So, stop me if you’ve heard this one before. There’s this guy. He’s like a prince, or an orphan, or kind of a loser — like an orphan-prince-loser-type guy. And then there’s this girl. And she’s hot. And then usually there’s a bad guy too. And he’s bad.
So, logically, our orphan-prince-loser-type guy has to save the hot girl, and usually does it by beating up the bad guy. He solves the super secret conspiracy to overthrow the government, or destroys the evil space ship, or has a sword fight to the death where his ear gets hacked off and he barely lives. Shit blows up. People die. The bad guy ultimately loses.
The crowd goes wild. And our former orphan-prince-loser guy is now a capital-H Hero. And what do heroes get as their reward for saving the universe? Duh. The hot girl.
What I just described to you is loosely the plot of practically every story you’ve ever been told — from Star Wars to Iron Man to Good Will Hunting to Super Mario Bros.
And, of course, every Disney movie ever made.
Sometimes there will be a wrinkle in the story too, making it “tragic.” Like the hero will even die for the hot girl (Terminator, Titanic) or the hot girl dies and the hero decides to go on a murderous rampage to for love and righteousness (Braveheart, Gladiator), or the girl turns out to be batshit insane and the hero realizes he threw away his entire life for nothing (Gone with the Wind, Vertigo). And in rare instances, the hero cannot be with the hot girl for legitimate capital-H Heroic reasons and must live a life of solemn “what if?” misery (Casablanca, Shawshank Redemption, etc.).
Yes, this is practically every movie you’ve ever watched, every comic book you’ve ever read, every video game you’ve ever beaten, every story book that your parents read to your drooling face.
And it’s fucking up your sex life.
Yes, Disney is wholly responsible for your lack of sexual confidence. And here’s why:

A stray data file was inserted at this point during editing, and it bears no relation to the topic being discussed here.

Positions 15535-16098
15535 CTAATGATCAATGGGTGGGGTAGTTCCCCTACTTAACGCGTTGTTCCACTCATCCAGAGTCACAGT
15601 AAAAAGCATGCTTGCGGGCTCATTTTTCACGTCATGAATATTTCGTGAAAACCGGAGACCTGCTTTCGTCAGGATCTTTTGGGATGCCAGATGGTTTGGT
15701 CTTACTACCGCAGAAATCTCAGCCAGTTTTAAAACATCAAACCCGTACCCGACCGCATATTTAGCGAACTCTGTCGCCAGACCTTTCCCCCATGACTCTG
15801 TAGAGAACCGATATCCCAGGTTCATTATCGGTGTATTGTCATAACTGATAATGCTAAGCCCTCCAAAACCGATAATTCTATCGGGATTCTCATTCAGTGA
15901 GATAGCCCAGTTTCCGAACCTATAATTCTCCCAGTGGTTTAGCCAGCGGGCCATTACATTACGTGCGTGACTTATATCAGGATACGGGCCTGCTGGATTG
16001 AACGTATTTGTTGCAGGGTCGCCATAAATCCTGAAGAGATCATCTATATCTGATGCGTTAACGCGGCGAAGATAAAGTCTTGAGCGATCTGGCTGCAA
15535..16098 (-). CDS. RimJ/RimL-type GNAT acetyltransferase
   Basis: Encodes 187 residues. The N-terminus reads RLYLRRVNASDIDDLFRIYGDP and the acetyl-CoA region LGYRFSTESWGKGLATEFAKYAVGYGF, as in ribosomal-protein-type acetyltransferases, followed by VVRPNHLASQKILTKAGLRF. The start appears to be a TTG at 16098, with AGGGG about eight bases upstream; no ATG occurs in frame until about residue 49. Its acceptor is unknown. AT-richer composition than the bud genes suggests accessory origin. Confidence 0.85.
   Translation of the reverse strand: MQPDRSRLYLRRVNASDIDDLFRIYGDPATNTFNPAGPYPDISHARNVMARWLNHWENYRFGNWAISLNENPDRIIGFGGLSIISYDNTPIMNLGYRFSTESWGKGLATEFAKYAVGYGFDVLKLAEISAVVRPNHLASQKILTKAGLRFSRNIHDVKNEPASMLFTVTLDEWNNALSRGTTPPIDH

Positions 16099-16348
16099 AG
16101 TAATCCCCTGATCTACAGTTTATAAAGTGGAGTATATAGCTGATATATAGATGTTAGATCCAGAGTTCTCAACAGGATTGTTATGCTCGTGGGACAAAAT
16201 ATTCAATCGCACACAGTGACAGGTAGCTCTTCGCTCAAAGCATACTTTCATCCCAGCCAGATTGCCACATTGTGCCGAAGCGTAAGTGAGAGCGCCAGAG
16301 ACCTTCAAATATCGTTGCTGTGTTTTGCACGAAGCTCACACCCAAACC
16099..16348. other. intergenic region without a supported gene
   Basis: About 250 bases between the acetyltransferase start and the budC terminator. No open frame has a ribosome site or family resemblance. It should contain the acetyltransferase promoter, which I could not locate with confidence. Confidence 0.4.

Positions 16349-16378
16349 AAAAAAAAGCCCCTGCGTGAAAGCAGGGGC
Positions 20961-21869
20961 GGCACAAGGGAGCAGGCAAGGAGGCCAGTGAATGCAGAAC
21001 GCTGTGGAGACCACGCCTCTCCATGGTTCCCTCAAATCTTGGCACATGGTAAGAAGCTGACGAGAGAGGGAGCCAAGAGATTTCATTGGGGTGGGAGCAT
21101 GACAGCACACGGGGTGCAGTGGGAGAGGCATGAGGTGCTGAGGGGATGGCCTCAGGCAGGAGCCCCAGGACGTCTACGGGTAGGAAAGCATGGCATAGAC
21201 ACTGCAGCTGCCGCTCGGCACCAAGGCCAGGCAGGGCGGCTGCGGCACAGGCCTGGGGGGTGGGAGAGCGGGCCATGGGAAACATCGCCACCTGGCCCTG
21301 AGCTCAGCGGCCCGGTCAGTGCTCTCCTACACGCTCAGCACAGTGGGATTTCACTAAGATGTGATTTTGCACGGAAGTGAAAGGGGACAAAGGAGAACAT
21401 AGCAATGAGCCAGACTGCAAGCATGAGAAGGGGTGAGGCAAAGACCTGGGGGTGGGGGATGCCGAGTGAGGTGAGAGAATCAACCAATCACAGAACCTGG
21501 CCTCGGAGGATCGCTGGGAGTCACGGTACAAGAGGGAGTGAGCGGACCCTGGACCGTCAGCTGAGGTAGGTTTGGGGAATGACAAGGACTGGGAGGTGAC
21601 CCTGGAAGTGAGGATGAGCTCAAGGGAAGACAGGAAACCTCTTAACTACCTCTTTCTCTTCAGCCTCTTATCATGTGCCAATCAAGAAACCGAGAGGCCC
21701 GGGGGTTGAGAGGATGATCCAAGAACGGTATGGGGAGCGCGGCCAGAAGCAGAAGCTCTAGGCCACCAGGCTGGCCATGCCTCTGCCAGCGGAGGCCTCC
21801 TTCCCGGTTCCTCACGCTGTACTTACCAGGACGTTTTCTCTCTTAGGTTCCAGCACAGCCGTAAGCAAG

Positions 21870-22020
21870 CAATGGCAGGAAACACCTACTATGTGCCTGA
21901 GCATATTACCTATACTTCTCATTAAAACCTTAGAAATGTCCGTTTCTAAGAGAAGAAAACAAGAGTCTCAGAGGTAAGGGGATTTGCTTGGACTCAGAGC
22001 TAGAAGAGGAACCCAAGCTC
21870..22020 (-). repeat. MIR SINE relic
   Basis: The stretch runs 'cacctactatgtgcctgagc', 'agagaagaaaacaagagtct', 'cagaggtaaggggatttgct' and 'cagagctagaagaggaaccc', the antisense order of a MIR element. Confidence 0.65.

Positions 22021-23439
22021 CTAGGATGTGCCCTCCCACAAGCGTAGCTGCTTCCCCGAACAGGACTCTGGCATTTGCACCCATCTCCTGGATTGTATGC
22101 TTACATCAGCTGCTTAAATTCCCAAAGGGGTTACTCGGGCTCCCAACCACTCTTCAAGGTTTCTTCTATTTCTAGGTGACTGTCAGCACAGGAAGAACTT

These stories send messages to us as we’re growing up. Some of the messages are nice, like “Trees are good!” and “Greed is bad!” Other messages are bad. They’re messages that are hammered into our drooling faces our whole lives and they give us really screwed up expectations. One of those bad messages is: You must earn the vagina.
If you want to be with a beautiful girl, you have to do something capital-H Heroic, you have to stand out, be someone unique and amazing and awe-inspiring. Otherwise pretty girls will never like you. You have to save the fucking world. Then you are rewarded with vagina. That’s all you are and all you’re worth, a proud vagina-recipient. So start blowing shit up.
Obviously, the vast majority of us haven’t saved the world or blown anything up recently. In fact, the reality is that even if all of us are unique and special, none of us actually feel particularly unique or special at any given moment. None of us feel like we’ve done anything capital-H Heroic. We all feel like, well, just us. And apparently that’s not good enough.
It’s the storybook narrative. And in the 21st century, it really screws up our dating lives:
- Men spend their entire lives believing they’re not good enough to be with a woman. Men are taught to feel an immense pressure to impress women, to perform for them, to show off their money or their cars or how many digits of Pi they can memorize, so chicks might like them. This is needy and unattractive behavior and reinforces low self-esteem as well as sexual anxiety. There’s a reason most guys need to be hammered to even tell a girl they like her. They all feel like they’re not good enough to like her.
- Women spend their entire lives waiting for a man to do something amazing to impress her. Or, in other words, she spends her entire life waiting for her prince charming, her knight in shining armor to come “sweep her off her feet.” Women are conditioned to believe that they’re a prize that men are supposed to win through some great achievement. And when no man is saving the world or cutting off people’s heads with a badass broad sword in the name of her love, then she inevitably ends up disappointed. It sends the message that she’s not good enough. No man is killing himself for her vagina. Therefore, her vagina must be faulty in some way.
The storybook narrative instills sexual insecurity and promotes lofty standards, which, when unmet, causes both men and women to become ornery and unaccommodating to the realities of attraction and the courtship process.
When men feel like they can never be good enough to win the vagina, they decide to come up with ways to take it. Sometimes they do it through manipulation. Sometimes they do it through over-compensation. In extreme cases, they may do it by force.
When women feel like they can never be good enough to have their vagina won from them, they try to trick men into earning it. They play hard-to-get, create a bunch of unnecessary drama, or always keep the man guessing as to their intentions.
Sex as Transaction, Sex as Performance
But I’ll be real for a second: Disney isn’t actually responsible for this stuff. The storybook narrative has been going on for most of western civilization. It’s littered throughout Shakespearean and medieval texts. Even the Trojan War in The Iliad was started because of a beef over a hottie named Helen.